Friend Judith suggested I might want to delve a bit into the psychological ramifications of consumer shopping. At first I wasn’t really sure what she meant- I’m no psychologist, by any means, and as stated earlier, I try to “consume” as little as possible. She pointed me in the direction of Paco Underhill’s Why We Buy- the Science of Shopping, and I Googled a summary. Until I have a chance to find a copy for myself (at Goodwill, perhaps!?) and do a little research, I will make no claims to my expertise on the matter, but I can make some claims about my own shopping experience and the road that has led to my thinking now.
I was broke when I was in college. All of my friends were too, and in part, I believe, it was that communal broke-ness that forged and soldered the most powerful friendships I have ever known. We all had the essentials, of course: food at the dining hall, the roofs of the dorms over our sleeping heads, and we had work-study (mine was about $35 a month) to pay for incidentals and revelry. But we were raised by the children of the Depression, “we were there for an education, not recreation,” (oh, little did they know!) and any extra cash was hard to come by. A windfall of ten dollars from home meant Domino’s could deliver, or we’d pool our money for a pork roast in the Crock Pot on a Sunday night, and those meals were shared, savored, and appreciated like no others. (Ohmygosh! We were Socialists!)
But I was a teenage girl, and teenage girls like to shop. A friend introduced me to a thrift shop off the square called “The Helping Hand.” He’d found some vintage suit coats there, and was suddenly snazzy in an off-beat sort of way. I admired his new look and agreed to go with him.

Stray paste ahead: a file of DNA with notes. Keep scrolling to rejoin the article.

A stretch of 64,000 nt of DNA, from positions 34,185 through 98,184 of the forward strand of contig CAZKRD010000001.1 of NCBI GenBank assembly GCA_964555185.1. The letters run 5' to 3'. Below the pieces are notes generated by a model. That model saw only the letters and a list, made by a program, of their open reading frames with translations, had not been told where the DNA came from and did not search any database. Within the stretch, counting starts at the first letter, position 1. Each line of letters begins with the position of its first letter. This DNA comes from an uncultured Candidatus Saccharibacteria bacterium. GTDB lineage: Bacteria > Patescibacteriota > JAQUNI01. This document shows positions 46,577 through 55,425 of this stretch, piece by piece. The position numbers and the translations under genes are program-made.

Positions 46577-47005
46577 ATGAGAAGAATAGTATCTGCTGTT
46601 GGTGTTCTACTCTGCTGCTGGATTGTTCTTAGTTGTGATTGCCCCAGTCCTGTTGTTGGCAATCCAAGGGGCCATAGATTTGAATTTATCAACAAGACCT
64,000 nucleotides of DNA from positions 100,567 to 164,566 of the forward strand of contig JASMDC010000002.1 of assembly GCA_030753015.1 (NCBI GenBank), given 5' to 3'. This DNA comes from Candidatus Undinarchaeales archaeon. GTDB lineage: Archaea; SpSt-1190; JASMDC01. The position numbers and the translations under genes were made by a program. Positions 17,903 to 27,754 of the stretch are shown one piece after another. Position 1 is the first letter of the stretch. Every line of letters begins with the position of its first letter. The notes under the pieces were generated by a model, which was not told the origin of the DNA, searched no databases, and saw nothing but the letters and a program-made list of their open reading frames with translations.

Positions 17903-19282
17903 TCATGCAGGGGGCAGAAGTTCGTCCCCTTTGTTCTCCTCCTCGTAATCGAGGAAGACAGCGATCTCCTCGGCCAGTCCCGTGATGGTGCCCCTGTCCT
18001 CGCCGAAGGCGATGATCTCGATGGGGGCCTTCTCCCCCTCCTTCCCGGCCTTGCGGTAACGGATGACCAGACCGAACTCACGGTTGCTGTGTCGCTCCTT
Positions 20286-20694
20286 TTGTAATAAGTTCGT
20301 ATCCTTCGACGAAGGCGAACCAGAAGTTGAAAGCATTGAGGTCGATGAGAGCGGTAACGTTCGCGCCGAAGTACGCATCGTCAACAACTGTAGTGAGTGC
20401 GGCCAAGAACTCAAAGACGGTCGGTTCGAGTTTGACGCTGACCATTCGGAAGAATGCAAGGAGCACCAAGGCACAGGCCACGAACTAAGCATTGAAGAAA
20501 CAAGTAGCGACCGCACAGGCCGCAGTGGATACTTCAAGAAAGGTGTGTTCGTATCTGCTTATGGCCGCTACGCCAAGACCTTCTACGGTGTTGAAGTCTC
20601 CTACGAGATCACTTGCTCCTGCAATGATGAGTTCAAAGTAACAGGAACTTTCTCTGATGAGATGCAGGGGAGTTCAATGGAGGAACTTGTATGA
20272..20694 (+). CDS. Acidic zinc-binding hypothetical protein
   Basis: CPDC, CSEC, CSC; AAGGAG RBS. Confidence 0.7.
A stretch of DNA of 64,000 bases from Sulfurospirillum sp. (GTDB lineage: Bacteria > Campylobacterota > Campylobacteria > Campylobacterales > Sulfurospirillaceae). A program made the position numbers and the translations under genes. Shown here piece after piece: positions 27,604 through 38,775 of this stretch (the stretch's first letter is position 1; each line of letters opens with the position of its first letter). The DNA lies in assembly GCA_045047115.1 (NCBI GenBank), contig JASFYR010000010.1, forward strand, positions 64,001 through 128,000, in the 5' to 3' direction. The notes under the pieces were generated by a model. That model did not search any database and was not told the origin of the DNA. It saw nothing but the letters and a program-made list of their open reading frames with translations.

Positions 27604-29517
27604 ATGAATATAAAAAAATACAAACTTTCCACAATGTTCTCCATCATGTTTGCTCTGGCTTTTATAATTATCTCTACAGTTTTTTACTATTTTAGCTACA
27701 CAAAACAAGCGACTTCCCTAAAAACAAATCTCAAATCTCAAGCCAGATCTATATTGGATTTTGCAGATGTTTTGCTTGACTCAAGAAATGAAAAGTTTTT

It was a fantastic mess. Loading dock doors open to the street; clothing -sorted by gender only, not necessarily color, style, or size- was heaped onto sawhorse and board tables all over the place. What I saw there was a room full of buried treasure.
My plunder that day was two vintage winter coats (One- a 1950’s black velvet swing coat with a Peter Pan collar and rhinestone buttons at the collar and cuffs- I own to this day.) and a pair of navy blue Italian glove-leather pumps.
My bill at the cash box was $4.50, and I was hooked.
In the years after college, there was no “need” to thrift. I was married, we both had good jobs, and we set out to live the American Dream. It wasn’t until our second child was two, and I lost an enormous amount of weight that could no longer legally be blamed on my daughter that I rediscovered thrift stores. (Yes. There is a statute of limitations on alleged “Baby fat.” Didn’t you know?) The weight was falling off fast- I was down a size every six weeks at most over the course of the next nine months. That was fabulous. But I still had to look professional at school- no droopy drawers for the teacher- and certainly couldn’t afford a whole new work wardrobe that often at retail prices.
The things that impressed me this time were the cost again, of course, but also the bright, clean, cheerful atmosphere of the stores, and the organization and flow of the layouts. This was not The Helping Hand. No digging through heaps anymore, someone had already done the sorting. There were racks of new and designer clothing set apart, gorgeous clothes for the kids, and an abundance of good quality non-clothing items as well- housewares, decorator items, craft supplies, and the books! Don’t even get me started on the books!
My original plan had been to return to “normal shopping” once I reached my weight loss goal, but when that time had come and passed, I still found myself thrifting. I liked it. And when I found the exact same pair of Guess shorts I had just paid thirty-two dollars for at Dillard’s on the rack at Salvation Army for three bucks just two weeks later- I never thought twice about it again.
That’s not to say I don’t ever shop retail. Of course I do. I just know what I need when I go out- clothing or otherwise- and I stop at Goodwill first. I honestly do find exactly what I need there as often as not, and when it’s “not”- I still have a good time looking.